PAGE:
Steps up - 3 steps to change beliefs

How-to change destructive beliefs in 3 steps

Once formed, it is hard to change a belief, especially a destructive one, but it is 100% doable. What is required is desire and an abundance of perseverance.

Re-framing a stubborn negative belief into a positive alternative is firstly about identifying the belief you want to change. Frequently ask yourself the below question and you’ll soon uncover unhelpful beliefs:


Is this belief leading me in a negative or positive direction?


The second step is about creating a new positive alternative to the negative belief. 

Then the hard work begins!

The third part of changing your mind requires motivation and willpower. It will not happen unless you are committed to seeing it through. It is a matter of consciously and consistently reminding yourself to think the new constructive thought every time the old destructive thought comes into your mind.

Strong coffee cup - Changing beliefs requires strength

Changing beliefs requires desire and perseverance

It is important to persevere, especially in the early days, because you simply will not believe what you are saying to yourself!

That is because the old thought is so well established and the new one is just that, new!

Think of the old thought as a six-lane motorway, well used and easy to travel along at speed. In contrast, your new thought is like a farm track with weeds growing on the rut in the middle, making it difficult to travel along. But with continuous effort and time, the farm track can become a new motorway – a route of least resistance that leads to a new belief AND a change in behaviour!

Here is a real life example:

Old destructive belief – “I am a stupid boy”.


This belief made me feel inferior to others and prevented me from achieving my potential.


New constructive belief – “I am an intelligent person”.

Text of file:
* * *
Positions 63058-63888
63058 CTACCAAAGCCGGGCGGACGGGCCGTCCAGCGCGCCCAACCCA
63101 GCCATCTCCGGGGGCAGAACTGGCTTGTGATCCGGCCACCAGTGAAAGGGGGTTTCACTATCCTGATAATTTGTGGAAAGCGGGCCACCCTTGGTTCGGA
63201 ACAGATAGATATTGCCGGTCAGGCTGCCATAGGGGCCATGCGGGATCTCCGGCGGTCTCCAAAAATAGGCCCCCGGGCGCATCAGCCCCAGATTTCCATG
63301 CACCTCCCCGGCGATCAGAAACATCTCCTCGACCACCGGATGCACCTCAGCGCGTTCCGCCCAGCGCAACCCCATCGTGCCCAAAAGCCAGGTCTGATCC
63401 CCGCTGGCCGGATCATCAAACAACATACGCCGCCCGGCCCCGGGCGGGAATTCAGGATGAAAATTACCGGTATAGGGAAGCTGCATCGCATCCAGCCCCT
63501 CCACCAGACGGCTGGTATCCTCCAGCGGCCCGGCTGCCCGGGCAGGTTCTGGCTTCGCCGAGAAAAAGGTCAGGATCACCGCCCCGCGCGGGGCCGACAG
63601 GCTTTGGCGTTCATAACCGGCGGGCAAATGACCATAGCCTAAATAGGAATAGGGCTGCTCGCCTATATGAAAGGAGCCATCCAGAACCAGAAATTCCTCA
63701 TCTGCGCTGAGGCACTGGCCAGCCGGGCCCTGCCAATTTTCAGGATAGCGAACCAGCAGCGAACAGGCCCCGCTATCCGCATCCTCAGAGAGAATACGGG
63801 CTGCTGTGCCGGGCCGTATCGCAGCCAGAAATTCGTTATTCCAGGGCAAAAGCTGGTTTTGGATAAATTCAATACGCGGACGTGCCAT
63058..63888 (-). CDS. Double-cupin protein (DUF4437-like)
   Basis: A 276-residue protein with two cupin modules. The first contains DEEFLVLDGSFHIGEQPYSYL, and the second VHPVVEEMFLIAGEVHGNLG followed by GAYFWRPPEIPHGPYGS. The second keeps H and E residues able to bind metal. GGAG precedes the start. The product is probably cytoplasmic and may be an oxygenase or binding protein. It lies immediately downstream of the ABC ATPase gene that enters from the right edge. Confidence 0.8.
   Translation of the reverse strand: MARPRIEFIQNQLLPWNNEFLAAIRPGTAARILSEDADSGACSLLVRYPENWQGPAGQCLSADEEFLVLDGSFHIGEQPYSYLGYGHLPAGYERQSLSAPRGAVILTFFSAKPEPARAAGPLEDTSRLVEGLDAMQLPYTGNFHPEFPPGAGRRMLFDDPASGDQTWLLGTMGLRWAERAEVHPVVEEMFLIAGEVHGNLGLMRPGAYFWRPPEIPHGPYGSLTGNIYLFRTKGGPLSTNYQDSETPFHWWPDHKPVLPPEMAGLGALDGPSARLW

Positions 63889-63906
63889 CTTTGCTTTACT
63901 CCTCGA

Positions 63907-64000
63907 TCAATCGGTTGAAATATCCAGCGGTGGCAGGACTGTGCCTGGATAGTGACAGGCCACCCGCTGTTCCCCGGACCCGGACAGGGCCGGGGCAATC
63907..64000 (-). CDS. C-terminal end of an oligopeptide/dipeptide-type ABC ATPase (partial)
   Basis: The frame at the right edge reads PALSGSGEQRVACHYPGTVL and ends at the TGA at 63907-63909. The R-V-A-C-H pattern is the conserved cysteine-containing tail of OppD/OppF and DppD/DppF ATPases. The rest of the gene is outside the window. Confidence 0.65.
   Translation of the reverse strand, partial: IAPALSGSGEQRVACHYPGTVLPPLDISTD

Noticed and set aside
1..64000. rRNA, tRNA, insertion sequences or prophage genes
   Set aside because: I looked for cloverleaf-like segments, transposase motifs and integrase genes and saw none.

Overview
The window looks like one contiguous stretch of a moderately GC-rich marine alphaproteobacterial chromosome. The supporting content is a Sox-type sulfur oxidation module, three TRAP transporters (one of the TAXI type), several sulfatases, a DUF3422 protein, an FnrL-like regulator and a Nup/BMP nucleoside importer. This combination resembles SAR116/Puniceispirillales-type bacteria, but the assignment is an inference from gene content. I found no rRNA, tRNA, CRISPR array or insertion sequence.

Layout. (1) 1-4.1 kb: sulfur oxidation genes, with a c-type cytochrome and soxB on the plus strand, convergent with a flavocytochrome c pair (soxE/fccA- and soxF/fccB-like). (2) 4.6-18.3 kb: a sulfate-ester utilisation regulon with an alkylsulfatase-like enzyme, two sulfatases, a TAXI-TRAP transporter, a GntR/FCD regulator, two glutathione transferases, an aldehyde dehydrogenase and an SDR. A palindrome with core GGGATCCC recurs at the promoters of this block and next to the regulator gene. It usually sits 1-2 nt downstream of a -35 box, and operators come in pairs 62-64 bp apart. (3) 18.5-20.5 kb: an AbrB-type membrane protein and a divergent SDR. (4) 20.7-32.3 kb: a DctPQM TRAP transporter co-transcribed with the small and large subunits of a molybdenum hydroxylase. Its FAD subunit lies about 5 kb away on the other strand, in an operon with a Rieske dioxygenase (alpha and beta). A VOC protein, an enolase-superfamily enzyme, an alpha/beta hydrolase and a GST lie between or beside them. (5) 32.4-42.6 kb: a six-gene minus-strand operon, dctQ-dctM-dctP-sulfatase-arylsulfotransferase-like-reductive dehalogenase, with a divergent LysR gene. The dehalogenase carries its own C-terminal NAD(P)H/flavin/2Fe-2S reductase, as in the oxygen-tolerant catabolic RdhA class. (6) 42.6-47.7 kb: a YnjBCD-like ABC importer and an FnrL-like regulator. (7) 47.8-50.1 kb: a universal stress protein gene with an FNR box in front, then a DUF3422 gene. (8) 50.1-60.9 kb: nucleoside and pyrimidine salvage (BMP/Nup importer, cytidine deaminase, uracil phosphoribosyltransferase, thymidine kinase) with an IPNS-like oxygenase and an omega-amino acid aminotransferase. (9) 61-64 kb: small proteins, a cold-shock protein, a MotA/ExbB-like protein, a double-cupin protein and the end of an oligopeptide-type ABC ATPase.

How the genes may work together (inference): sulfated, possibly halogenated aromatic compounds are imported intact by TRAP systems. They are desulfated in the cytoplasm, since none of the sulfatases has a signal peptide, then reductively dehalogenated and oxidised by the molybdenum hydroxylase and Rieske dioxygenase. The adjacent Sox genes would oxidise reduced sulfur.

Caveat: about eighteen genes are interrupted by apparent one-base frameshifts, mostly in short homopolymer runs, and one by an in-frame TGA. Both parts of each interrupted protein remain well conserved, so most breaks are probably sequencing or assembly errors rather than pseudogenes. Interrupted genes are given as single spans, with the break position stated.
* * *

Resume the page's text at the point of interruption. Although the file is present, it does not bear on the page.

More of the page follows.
To begin with, I felt as though I was lying to myself – I simply did not believe I was intelligent! 


There was a fight inside my head. But each small success I achieved helped me to begin to believe my new thought. Today there is no question in my mind, no more internal arguments. I have changed my mind!

I hope this insight helps you and your children as much as it helped me!

Good luck, and remember to keep on keeping on. With determination, you will succeed, if I can do it, anyone can!

You may also like this post about How failures can support growth in children’s confidence – Mindscreen

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Helping Children Flourish

Gav Devereux

Author bio

Being diagnosed with dyslexia, labelled remedial, and regularly told that I was a “stupid boy” affected my self-esteem.

Worse still, I carried low self-worth into my adult life. Yet, later, when I learned how to challenge my destructive mindset, I began to feel happier.

I thought, if I can change my way of thinking, anyone can!

And so, in 1996 I founded Mindscreen and began developing resources to help children to believe in themselves and go after their dreams.

That’s how the Mindscreen experience® came into being. I hope it helps your children as much as it has helped me!